Carrot and Clover are partial free roam bunnies. This means that they are free to roam anywhere they like during the day, including the garden and house. At night, we keep them in a large bunny hutch outside. If you’re anything like me, you worry about your bunny’s health and safety, especially as the cold weather rolls in. So, I wanted to share my tried and tested simple tricks to help keep your bunny warm in winter.
I live in Johannesburg, so in winter, during the daytime, it’s normally sunny. This is enough to keep the bunnies warm. However, nights in Gauteng are pretty cold with temperatures dropping to just below freezing in the coldest months (June and July).
I first adopted Clover in September 2017. It was warm and I didn’t have to worry about things like the cold. But when the first winter came, it was a huge stress for me, worrying that Clover would freeze to death, and how cruel it is to keep animals outside in the cold.
I won’t lie, I suffered my fair share of bunny-mom guilt that I was harming Clover in some way. So, I did what I always do, I turned to the internet and investigated this. As most of the bunny info online is from overseas, I struggled to find the answers I needed. I mean winter in South Africa is quite different from winter in say Washington, USA, where they get over a metre of snow in the winter. I then spoke to my local vet about my concerns about keeping my bunny warm in winter. Luckily, she assured me that I was doing everything right. Bunnies kept outside, if properly cared for, wouldn’t have a problem in winter.
Here are my simple tricks to keep bunnies warm in winter:
Insulate, insulate, insulate!
Let’s start with the inside of the hutch first. Most rabbit hutches have an area which is designated for the bunnies to sleep in. In our hutch, it’s a loft area at the top that is closed off, with two smallish entrances which the bunnies can enter into the “sleeping area”. In winter, we double up the soft fluffy blankets (side note: fleece blankets work really well) inside the sleeping area. We place two soft blankets on the bottom, which the bunnies like to snuggle into. We also wrap a blanket around the inside of the sleeping area. This insulates the inside from any wind or cold air that seeps in through the wood.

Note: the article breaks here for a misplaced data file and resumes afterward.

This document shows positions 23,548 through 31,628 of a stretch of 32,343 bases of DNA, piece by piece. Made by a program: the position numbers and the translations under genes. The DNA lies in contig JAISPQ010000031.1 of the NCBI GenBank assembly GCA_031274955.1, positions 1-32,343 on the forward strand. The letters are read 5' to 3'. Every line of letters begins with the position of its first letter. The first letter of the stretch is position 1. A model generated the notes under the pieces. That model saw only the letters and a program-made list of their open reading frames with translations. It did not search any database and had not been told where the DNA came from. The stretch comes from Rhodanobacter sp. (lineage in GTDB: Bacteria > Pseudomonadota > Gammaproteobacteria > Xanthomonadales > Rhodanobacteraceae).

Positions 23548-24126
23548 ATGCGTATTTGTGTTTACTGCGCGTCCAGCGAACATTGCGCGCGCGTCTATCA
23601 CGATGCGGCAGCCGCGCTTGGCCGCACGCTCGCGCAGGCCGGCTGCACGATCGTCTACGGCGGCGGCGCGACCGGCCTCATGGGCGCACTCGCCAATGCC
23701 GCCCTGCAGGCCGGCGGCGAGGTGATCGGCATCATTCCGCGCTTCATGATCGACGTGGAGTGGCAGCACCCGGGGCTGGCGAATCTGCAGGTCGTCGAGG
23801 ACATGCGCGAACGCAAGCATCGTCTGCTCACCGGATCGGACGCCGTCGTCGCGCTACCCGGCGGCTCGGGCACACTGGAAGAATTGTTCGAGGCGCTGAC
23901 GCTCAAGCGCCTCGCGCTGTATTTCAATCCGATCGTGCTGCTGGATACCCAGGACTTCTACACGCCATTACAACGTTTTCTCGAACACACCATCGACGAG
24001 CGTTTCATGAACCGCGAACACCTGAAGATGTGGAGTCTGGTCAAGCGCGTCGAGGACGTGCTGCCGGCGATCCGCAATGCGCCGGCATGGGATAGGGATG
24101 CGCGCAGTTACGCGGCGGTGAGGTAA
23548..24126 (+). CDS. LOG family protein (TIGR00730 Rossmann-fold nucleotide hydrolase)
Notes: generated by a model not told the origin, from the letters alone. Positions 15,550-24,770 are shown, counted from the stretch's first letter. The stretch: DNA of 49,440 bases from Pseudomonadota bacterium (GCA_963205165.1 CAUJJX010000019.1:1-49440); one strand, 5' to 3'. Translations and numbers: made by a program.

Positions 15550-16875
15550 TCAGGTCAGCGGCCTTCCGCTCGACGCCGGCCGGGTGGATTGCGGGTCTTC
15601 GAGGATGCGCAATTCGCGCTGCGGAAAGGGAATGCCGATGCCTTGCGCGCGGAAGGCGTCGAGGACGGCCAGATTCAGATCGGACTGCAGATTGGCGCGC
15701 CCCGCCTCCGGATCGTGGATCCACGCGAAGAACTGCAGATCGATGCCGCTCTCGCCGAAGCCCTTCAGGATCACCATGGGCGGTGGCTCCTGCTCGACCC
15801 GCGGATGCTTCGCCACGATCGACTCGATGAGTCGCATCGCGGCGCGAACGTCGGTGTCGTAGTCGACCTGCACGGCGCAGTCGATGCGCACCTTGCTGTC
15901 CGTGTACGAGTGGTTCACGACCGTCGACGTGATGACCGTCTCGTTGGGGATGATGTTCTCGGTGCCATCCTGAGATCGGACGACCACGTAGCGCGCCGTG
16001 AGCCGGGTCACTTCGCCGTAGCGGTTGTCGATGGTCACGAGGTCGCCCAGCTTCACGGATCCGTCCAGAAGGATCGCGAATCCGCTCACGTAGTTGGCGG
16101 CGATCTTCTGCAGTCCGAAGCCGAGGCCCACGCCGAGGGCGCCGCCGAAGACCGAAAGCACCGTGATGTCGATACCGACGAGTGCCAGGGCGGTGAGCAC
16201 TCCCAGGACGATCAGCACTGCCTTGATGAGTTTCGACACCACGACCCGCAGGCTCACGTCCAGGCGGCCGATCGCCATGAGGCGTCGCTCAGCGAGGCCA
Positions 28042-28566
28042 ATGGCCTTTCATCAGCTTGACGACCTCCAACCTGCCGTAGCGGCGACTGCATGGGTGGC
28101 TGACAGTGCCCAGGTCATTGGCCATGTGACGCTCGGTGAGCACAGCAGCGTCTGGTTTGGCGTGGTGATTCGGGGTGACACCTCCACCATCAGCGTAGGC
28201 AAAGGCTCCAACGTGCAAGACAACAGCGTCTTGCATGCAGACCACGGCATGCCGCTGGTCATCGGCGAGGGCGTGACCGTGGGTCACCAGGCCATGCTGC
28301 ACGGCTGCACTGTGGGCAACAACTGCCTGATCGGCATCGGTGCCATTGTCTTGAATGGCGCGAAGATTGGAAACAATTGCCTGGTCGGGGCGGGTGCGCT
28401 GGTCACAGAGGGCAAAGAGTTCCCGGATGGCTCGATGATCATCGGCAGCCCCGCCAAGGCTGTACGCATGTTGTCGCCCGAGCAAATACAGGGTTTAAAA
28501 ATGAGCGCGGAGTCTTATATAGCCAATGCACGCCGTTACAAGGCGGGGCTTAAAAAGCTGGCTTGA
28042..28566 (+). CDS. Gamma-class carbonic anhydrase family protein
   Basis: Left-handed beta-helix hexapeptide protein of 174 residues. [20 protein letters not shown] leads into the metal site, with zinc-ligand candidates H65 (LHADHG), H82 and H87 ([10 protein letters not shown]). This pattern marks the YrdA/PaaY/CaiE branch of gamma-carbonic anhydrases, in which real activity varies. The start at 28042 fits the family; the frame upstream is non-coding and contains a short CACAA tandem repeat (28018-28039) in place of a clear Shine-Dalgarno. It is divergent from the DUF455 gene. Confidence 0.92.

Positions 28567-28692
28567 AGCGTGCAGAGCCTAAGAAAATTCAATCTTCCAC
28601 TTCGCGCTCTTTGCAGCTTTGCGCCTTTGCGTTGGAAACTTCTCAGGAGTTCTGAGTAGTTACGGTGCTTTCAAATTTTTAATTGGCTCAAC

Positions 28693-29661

The second thing we do inside the hutch is place lots of hay in the “chill” area. This works extremely well as a form of insulation, as the bunnies natural instinct is to burrow into the hay. Carrot and Clover particularly like to relax on the hay in the chill area during the day in winter when the sun warms it nicely. Plus there’s always fresh hay for them to munch on whenever they want.
Ok, let’s move to the outside of the hutch now. We place a large, heavy woolen blanket over the hutch at night which is a great barrier against cold wind. Over this, we place a piece of silver insulation which we got from the hardware store. This acts as a barrier in case it rains, and holds the warm blanket down. On very cold nights, we place an extra blanket over (this might be overkill, but bunny parents worry!).
It’s always recommended that you place your bunny hutch in a covered area. Under a roof awning, against a wall as added protection against wind and rain.
Hot water bottles
This is a great trick which I learnt from my vet. Fill 1L or 2L colddrink bottles with hot water (not boiling) and place them under the blankets in the sleeping area. This acts just like a hot water bottle that humans use. They’ll warm the inside of the sleeping area, while still keeping the bunnies safe from burning as they’re under the blankets and not directly against their bodies. We normally place two 1L hot water bottles into the hutch at night. On very cold nights, we’ll add an extra one. Never use boiling water from the kettle. This could potentially melt the plastic of the colddrink bottle. Hot water from the tap is sufficient and will do the trick. We also remove the labels from the bottles.
Bring your bunnies inside
In extreme weather, like a cold front, I suggest you bring your bunnies inside. You can easily make a nice enclosure under your dining room table or somewhere warm and draught-free. Pro tip: you can use a puppy pen which you can get from most hardware or pet shops, to close off a designated area.
Always ensure your bunnies have the following:
- Safe sleeping area (free from wires & cables)
- Litter box
- Food and water
Get a bunny buddy
If you have two bonded bunnies, they snuggle up together at night sharing body heat. Since we adopted Carrot, I worry less about Clover at night in winter. They cuddle together, which is just too adorable.
Carrot and Clover also like to relax inside the house in front of the heater and under blankets.
It’s important to note that bunnies are domesticated animals. You should be caring for them the same way that you care for other pets like cats and dogs. If you feel like it’s too cold outside for your bunnies, then I always recommend bringing them inside. You will feel better and your buns will be safe, warm and dry.
Free roam bunny debate: If this is something you’re interested in. Why not watch my interview with bunny YouTuber, Loereli Carlson. One of the things we talk about is the free roam bunny debate.
What are your top tips on keeping your bunny warm in winter? I’d love to hear from you. Please leave a comment in the comment section below, or connect with me on my Facebook page.
*Disclaimer: this is my personal experience. If you have worries or concerns about your rabbits, I strongly urge you to chat to your bunny-savvy vet and get expert advice.
Bye for now.